I spent part of the weekend sowing seeds for this year’s garden. I’m about 2 months ahead of last year’s start, so I’m actually on time for frost dates in South Carolina. Every couple of weeks I’ll add to the collection of pots with a different set of seeds. The plan is to have more than a bumper crop of squash this time.
As is often the case with writers’ minds, one thought bleeds into another and you never know where you’ll end up. As I scooped out the peat mix and dropped the tiny seeds, I thought about the bigger picture of gardens. Here it is the middle of January and I’m already planting a spring garden, already anticipating saving seeds from this harvest to plant for next year. While I understand the science behind all those seeds inside a melon or pepper, I’m still in awe of how many there are, all that potential for more plants. There’s a built-in sense of hope with growing veggies and flowers.
The natural cycle of gardening is also a source of comfort. Each season brings its own work, pleasure and beauty so there’s a continual reminder of renewal and order, even if there are surprises, glitches, or adventures along the way. There’s a reminder that even in the ‘dead of winter’, many things aren’t really dead. Wilted plants are storing up nutrients, and rotting leaves are hosts for insect eggs.
That idea of seasons and cycles made me think of the liturgical seasons–having just finished Christmastide and now being in Ordinary Time. We’ll be here for a few weeks until Ash Wednesday moves us into Lent.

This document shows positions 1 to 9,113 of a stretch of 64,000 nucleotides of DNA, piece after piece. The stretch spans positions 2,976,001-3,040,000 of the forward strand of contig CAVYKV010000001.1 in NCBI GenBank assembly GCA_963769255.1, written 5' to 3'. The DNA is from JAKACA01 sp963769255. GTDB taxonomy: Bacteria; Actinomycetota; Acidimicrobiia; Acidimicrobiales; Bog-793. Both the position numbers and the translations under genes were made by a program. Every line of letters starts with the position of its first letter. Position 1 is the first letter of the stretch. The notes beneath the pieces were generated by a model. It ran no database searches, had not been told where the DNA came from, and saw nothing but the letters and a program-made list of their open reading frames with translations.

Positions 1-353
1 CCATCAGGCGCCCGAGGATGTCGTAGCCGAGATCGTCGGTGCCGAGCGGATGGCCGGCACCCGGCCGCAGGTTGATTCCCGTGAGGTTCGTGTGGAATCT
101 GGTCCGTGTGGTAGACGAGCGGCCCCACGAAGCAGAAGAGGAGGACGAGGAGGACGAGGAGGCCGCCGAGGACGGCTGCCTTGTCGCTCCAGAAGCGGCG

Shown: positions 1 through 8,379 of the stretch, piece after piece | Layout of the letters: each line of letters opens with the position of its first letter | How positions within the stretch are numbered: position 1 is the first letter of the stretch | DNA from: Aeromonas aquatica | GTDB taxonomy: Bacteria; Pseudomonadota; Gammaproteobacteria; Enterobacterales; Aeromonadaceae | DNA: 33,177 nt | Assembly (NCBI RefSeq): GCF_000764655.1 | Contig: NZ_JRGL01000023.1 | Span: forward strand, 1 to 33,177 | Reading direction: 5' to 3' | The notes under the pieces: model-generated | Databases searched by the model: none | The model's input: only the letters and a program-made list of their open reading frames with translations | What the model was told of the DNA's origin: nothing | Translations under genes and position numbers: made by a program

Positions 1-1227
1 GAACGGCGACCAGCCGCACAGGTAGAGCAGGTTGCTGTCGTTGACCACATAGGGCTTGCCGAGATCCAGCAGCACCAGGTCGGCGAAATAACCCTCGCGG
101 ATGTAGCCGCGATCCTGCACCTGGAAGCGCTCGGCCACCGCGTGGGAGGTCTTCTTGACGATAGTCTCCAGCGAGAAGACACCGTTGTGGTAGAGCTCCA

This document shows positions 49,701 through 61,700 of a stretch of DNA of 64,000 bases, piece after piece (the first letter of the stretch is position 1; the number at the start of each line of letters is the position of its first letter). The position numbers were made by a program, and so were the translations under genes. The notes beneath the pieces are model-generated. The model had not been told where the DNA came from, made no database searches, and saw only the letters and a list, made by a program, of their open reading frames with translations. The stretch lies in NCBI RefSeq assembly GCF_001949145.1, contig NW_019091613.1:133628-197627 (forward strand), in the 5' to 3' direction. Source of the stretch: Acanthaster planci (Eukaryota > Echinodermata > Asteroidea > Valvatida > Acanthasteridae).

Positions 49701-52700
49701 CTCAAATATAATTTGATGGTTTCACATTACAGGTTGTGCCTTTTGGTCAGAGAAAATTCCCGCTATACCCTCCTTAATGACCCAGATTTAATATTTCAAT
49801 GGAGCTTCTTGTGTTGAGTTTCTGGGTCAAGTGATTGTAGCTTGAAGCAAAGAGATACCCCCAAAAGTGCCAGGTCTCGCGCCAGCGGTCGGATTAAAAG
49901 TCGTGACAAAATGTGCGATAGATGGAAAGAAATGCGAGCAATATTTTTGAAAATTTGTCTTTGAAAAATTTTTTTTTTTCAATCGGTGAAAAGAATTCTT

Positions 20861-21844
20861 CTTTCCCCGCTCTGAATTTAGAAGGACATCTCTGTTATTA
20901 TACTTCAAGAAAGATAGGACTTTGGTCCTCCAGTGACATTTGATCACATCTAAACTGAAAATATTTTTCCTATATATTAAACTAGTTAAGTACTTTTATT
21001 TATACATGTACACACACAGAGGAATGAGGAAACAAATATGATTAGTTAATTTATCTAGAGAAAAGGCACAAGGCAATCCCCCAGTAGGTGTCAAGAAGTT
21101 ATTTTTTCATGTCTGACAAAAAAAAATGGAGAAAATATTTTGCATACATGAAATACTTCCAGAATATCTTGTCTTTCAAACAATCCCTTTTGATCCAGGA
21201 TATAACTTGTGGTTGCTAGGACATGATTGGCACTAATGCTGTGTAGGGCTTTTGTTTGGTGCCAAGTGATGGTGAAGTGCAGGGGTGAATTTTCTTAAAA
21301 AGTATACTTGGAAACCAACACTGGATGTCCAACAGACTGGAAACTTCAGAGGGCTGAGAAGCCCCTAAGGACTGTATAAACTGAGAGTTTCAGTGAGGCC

Then another transition and cycle came to mind. Wednesday our country will undergo its own transition as a new president is sworn into office. My prayer is that it will be a peaceful transfer of power–I’ll be watching the inauguration with rosary beads in hand. But peaceful or not, there will be a transition. The cycle of democracy will continue. There is work, pleasure and beauty–and comfort–in that as well.
Yesterday my phone let me know my screen time was down 23% from last week. That’s a huge and welcome drop. Part of the reason for the decline was being aware and just not looking as much. But another part is that I specifically chose not to read as many newsfeeds about the current White House resident and his family. With only 2.5 days left in office, it feels as if their lives are slowly transitioning off the front page. I know they won’t ever completely disappear, but they’ll no longer merit the space in my head and that is incredibly freeing.
“. . . a time for planting the seeds and the time for pulling up, the time for killing and the time for healing, the time for tearing down and the time for building up . . .” Ecclesiastes 3
We all have our personal seasons, our times of weeping and rejoicing, of being silent and for speaking. Today we honor a man who exemplified that scripture, Martin Luther King, Jr. He’s obviously often quoted, but I think one quote in particular fits with this coming week, “I have decided to stick with love. Hate is too great a burden to bear.”
For me, it is a season to plant and I choose to plant peace and hope . . . and for now, collards, celery, kale, rutabagas and kohlrabi.
What is it you are planting?